I shared the link to my blog post on Facebook, which I don’t usually do. That post has had 264 views in 2 days (140 of those were on Monday night, after I wrote it). People read my post who don’t normally read my blog, or didn’t even know it existed. To be honest, that was a little scary for me. But the main reason for my post was to get my thoughts and feelings down. The other reason was to let people know. I simply couldn’t face having to tell the story over and over again. I knew I wouldn’t be able to do it. Writing it down helped me, in more ways than one.
It sure has been a rough few days for me, and my family. But I am doing okay. I am trusting God, and taking things one day at a time.
And right now, trusting is about the only thing I can do.
This post is not easy to write, but I need to do it. I need to get some of my thoughts and feelings down, and I need to let some people know about what’s going on in my life at the moment. A few of my close friends already know, but it’s a difficult thing to share with lots of individuals. I don’t find it easy to tell the story over and over. Hence this blog post.
I’m a medical writer, and I love what I do. I started my job straight out of University back in February 1999. I was a 20-year-old, fresh-faced Science graduate with a passion for writing. It was my dream job, and I have loved every single one of the almost 15 years I have been there.
Last week, we found out that all content production in our department (of ~50 people) is being moved to India. The ‘proposed’ date for the end of our jobs is 31 May, 2014. This also affects my sister, Leah, who works in the same department as me (albeit on a different product).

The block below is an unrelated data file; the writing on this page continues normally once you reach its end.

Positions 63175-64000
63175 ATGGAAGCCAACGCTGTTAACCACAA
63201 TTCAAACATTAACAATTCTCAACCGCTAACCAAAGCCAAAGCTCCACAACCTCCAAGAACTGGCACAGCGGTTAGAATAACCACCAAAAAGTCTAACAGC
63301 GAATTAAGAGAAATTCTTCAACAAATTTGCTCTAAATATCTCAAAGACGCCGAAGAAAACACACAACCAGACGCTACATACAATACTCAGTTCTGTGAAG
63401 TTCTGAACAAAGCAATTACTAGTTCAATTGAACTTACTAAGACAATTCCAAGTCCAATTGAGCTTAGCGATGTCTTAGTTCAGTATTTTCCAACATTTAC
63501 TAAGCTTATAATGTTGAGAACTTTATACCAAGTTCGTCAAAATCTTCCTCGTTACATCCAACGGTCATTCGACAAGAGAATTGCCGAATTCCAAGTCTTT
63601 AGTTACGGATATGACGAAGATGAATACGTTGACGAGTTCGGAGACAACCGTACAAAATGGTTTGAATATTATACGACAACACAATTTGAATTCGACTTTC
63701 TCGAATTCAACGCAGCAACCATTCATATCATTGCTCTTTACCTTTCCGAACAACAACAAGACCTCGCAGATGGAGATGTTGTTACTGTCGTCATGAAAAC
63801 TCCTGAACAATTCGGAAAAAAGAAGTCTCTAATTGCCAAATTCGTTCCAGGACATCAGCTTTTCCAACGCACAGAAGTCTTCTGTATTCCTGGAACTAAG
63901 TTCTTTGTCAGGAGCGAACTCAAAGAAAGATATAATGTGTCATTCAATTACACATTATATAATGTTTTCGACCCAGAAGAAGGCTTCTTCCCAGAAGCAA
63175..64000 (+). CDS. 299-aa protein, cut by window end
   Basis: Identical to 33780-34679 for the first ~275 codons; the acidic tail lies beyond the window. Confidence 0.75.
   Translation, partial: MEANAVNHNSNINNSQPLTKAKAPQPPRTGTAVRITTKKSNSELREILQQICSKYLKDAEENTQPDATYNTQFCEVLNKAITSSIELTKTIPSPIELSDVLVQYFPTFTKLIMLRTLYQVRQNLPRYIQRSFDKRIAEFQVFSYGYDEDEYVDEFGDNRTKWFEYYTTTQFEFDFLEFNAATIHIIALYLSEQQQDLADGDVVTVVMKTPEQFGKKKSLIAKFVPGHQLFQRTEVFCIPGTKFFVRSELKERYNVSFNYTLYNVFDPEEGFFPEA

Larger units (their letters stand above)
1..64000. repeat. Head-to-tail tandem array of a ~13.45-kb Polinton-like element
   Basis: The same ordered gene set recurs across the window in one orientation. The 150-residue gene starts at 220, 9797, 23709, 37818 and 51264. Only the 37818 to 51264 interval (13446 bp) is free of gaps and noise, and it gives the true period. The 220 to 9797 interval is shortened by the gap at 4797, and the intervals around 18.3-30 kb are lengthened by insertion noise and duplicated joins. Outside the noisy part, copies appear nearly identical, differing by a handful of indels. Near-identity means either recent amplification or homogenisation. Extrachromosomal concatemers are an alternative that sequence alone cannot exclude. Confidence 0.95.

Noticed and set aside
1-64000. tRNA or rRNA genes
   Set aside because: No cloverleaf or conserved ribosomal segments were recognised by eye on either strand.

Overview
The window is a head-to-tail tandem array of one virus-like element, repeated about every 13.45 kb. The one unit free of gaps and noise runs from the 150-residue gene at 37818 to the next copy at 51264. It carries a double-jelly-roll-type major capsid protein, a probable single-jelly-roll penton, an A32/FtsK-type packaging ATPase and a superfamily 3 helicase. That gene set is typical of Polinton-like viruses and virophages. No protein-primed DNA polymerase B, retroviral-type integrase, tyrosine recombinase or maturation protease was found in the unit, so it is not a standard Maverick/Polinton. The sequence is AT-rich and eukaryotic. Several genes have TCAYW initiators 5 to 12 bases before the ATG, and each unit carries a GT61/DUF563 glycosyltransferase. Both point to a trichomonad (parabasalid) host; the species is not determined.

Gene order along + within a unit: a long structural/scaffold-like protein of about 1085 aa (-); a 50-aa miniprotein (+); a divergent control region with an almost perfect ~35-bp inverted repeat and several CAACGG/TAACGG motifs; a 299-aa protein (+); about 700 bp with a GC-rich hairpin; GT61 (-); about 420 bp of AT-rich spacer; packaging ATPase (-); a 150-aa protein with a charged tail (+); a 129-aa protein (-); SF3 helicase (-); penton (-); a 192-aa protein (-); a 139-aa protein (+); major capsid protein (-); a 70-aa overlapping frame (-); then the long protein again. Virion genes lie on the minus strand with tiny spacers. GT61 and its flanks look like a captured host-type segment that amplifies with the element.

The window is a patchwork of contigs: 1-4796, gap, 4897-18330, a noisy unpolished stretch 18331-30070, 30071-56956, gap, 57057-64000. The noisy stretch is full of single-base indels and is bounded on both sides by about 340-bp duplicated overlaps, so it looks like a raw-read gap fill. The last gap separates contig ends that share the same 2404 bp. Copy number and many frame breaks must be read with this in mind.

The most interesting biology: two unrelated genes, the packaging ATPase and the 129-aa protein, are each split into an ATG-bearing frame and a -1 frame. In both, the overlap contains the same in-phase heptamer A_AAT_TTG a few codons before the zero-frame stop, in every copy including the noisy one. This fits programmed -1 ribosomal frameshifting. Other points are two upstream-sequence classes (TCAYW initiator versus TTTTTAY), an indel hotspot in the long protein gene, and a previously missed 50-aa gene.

I am losing my job. The one I love so much.
We had all received an email at 11am that morning saying that we needed to attend an important meeting at 2pm. I had a feeling that the news might not be great. Don’t ask me why, but it turns out others had the same sense of foreboding beforehand. Because I work from home, I wasn’t in the office for the meeting. Normally I would have dialled in for the meeting, but I couldn’t because I had to take Tyler to a dental appointment that he has been waiting months for. So at exactly 2pm, I was sitting in a dental surgery watching Tyler get his very first (tiny!) filling. I was staring at the time on my phone, wondering what on earth my colleagues were hearing at that very minute. I was hearing a few things … the sound of Jessie J’s “Price Tag” on the radio, and the sound of Tyler’s dental nurse telling me that she would be giving me a list of orthodontists in the area, as Tyler would definitely need to have work done at some stage. What my colleagues were hearing was the sound of people in suits telling them that we would all be losing our jobs.